The Mirror Has Two Faces: Contradictory Reflections of Donkeys in Western Literature from Lucius to Balthazar

  • Jill Bough
  • Published 2010 in Animals : an open access journal from MDPI

Abstract

How we represent animals both reflects our attitudes towards them and affects our treatment of them. The donkey has lived alongside humans, bearing their burdens since the time of their domestication over 10,000 years ago. Despite this, they have invariably enjoyed a low status in human cultures, received little appreciation and been treated harshly. We view some animals as being more worthy than others and represent them accordingly: donkeys have been ridiculed and derided. Literary representations of donkeys from the fables of Ancient Greece to contemporary iconic texts are explored to follow the donkey through the human imaginary. These representations derive from two main, conflicting sources, Greek literature and the Bible. Examining these cultural representations may lead towards a greater understanding of the way they affect the actual animal and lead to a greater understanding of that animal and, ultimately, to better treatment of them.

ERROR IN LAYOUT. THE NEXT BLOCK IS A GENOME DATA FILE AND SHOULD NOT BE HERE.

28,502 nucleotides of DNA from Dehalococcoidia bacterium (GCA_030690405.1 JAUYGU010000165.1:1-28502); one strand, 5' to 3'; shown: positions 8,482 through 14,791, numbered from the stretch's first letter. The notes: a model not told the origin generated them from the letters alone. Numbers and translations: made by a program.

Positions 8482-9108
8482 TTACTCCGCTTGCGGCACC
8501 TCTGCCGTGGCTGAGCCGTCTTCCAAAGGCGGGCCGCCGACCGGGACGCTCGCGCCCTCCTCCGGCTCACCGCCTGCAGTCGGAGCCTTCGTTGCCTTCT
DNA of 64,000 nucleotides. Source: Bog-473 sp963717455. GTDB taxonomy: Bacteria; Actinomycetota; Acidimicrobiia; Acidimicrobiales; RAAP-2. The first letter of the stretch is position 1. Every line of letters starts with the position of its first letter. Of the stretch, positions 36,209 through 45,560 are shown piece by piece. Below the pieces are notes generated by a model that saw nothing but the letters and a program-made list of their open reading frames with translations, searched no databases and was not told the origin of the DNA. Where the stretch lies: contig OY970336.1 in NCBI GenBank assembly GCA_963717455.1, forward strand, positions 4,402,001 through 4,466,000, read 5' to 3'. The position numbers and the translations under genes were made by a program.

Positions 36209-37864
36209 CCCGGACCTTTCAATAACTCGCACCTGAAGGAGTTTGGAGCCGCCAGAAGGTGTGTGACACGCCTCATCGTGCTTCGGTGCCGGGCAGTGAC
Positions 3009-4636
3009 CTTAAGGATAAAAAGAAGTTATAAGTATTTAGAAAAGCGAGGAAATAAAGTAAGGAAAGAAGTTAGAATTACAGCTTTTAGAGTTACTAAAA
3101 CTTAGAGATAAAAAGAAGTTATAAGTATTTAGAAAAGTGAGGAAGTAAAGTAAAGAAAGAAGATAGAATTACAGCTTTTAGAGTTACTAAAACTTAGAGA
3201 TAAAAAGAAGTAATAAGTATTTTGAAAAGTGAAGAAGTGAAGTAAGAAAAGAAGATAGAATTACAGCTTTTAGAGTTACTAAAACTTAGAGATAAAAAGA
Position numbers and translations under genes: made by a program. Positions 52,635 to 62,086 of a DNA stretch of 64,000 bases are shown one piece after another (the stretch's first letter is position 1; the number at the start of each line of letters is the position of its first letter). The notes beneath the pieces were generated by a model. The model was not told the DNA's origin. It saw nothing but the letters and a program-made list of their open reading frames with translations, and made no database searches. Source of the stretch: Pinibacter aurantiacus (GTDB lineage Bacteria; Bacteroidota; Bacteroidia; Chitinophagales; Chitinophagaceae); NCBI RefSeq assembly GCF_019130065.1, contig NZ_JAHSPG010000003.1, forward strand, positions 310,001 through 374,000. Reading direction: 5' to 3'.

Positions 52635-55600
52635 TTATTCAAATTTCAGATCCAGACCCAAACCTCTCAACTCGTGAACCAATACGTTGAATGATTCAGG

DOI: 10.3390/ani1010056

Cite this paper

@inproceedings{Bough2010TheMH, title={The Mirror Has Two Faces: Contradictory Reflections of Donkeys in Western Literature from Lucius to Balthazar}, author={Jill Bough}, booktitle={Animals : an open access journal from MDPI}, year={2010} }